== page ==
Like SpaceClaim‘s push-and-pull approach to direct modeling? Then you’ll probably like the latest upgrade: poke-and-pinch modeling.
In earlier versions of the software, you select faces in your 3D model with a mouse, then you push and pull on them to reshape and edit your model’s geometry. But with SpaceClaim 2009+, the latest version released in mid-November, you can use your fingertips to pinch, poke, and drag on your model to altar its geometry.
If you’re an iPhone or iPod Touch user, you’re no stranger to this approach. You are, no doubt, accustomed to rotating, anchoring, zooming, and panning your photos and video clips using our fingertips on the device’s touch-sensitive surface. Now you may apply the same method on 3D models.
Direct modeling, which concentrates on direct interaction with the geometry, is a departure from classic parametric modeling approach. For this reason, touch computing seems particularly suitable for direct modelers. SpaceClaim’s intuitive interface lets you quickly explore different design iterations without being restricted by feature history. Multi-touch computing is bound to offer greater freedom in concept explorations.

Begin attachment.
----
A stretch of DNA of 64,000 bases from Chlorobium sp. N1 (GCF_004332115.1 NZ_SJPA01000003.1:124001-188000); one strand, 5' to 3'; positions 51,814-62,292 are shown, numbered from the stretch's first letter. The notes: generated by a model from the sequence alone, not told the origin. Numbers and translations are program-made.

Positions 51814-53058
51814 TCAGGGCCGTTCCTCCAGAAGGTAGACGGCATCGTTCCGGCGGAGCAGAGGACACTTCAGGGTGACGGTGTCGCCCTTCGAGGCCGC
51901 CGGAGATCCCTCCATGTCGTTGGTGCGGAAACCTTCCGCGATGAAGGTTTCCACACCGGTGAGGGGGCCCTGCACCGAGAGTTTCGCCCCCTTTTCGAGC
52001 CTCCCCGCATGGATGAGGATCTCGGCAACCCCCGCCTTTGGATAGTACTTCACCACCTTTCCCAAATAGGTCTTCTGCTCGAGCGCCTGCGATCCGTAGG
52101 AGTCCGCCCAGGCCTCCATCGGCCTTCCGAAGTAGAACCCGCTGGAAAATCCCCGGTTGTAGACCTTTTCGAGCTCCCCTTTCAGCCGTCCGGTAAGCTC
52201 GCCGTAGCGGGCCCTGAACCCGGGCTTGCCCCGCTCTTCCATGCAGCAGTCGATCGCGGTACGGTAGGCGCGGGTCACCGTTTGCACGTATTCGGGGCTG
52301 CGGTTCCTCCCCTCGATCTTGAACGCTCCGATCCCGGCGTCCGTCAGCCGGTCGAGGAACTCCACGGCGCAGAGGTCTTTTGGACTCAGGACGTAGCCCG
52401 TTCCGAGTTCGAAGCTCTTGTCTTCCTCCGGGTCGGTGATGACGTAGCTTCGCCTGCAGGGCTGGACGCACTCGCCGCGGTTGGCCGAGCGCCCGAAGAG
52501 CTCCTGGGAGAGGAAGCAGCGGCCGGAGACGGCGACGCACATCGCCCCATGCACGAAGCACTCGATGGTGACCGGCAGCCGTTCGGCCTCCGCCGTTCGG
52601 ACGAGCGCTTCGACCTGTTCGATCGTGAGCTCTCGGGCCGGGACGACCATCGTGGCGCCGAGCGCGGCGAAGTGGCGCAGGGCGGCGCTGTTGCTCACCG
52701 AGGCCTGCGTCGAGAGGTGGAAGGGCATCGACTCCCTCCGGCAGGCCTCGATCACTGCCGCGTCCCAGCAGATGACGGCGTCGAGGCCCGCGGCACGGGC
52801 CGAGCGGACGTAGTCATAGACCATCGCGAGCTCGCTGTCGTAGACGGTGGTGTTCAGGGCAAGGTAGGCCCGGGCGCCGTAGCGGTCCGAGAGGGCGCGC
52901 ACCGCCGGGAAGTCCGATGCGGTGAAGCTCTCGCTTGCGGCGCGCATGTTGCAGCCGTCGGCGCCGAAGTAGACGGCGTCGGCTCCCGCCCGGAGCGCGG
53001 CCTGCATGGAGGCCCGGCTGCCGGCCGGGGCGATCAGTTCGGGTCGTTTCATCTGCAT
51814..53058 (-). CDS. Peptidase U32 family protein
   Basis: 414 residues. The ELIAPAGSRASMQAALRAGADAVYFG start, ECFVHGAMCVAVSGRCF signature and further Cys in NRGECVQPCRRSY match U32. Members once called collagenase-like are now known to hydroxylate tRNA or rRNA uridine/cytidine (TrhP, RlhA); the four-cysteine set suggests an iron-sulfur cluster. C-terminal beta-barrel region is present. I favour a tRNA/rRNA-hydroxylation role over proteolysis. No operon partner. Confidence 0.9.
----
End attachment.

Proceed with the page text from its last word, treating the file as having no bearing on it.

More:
Besides SpaceClaim, Autodesk has also been devoting R&D efforts to introduce touch-computing in some of its well-known conceptual design software titles. Touch-computing is a necessity in porting applications to mobile platform, dominated by the iPhone. Autodesk recently released SketchBook Mobile, a version of the more popular SketchBook Pro reformatted for mobile devices.
For a demonstration of SpaceClaim 2009+’s multi-touch modeling, watch the promotional video below, produced by the company.